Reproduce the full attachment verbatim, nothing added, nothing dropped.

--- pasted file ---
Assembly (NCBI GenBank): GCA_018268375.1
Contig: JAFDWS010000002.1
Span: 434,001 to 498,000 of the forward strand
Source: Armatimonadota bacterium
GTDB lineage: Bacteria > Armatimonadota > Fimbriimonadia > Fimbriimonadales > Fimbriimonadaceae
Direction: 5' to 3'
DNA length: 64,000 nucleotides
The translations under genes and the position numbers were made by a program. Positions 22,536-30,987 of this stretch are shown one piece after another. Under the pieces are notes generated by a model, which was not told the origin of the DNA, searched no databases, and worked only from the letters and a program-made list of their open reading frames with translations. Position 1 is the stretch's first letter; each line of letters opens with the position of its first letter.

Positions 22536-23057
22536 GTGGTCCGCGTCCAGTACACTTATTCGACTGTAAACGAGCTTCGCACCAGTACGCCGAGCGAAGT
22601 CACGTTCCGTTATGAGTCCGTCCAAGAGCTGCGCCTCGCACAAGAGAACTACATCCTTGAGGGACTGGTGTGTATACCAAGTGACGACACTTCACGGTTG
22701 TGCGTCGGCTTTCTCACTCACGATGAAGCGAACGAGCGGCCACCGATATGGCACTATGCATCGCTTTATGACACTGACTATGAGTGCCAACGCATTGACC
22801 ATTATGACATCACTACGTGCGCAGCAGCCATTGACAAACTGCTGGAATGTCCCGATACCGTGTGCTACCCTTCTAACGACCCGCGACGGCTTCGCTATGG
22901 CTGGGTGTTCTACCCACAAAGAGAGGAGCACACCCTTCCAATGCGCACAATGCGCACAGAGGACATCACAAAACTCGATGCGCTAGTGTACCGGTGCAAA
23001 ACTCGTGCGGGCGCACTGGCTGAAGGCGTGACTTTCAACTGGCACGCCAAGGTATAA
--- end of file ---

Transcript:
Assembly (NCBI GenBank): GCA_018268375.1
Contig: JAFDWS010000002.1
Span: 434,001 to 498,000 of the forward strand
Source: Armatimonadota bacterium
GTDB lineage: Bacteria > Armatimonadota > Fimbriimonadia > Fimbriimonadales > Fimbriimonadaceae
Direction: 5' to 3'
DNA length: 64,000 nucleotides
The translations under genes and the position numbers were made by a program. Positions 22,536-30,987 of this stretch are shown one piece after another. Under the pieces are notes generated by a model, which was not told the origin of the DNA, searched no databases, and worked only from the letters and a program-made list of their open reading frames with translations. Position 1 is the stretch's first letter; each line of letters opens with the position of its first letter.

Positions 22536-23057
22536 GTGGTCCGCGTCCAGTACACTTATTCGACTGTAAACGAGCTTCGCACCAGTACGCCGAGCGAAGT
22601 CACGTTCCGTTATGAGTCCGTCCAAGAGCTGCGCCTCGCACAAGAGAACTACATCCTTGAGGGACTGGTGTGTATACCAAGTGACGACACTTCACGGTTG
22701 TGCGTCGGCTTTCTCACTCACGATGAAGCGAACGAGCGGCCACCGATATGGCACTATGCATCGCTTTATGACACTGACTATGAGTGCCAACGCATTGACC
22801 ATTATGACATCACTACGTGCGCAGCAGCCATTGACAAACTGCTGGAATGTCCCGATACCGTGTGCTACCCTTCTAACGACCCGCGACGGCTTCGCTATGG
22901 CTGGGTGTTCTACCCACAAAGAGAGGAGCACACCCTTCCAATGCGCACAATGCGCACAGAGGACATCACAAAACTCGATGCGCTAGTGTACCGGTGCAAA
23001 ACTCGTGCGGGCGCACTGGCTGAAGGCGTGACTTTCAACTGGCACGCCAAGGTATAA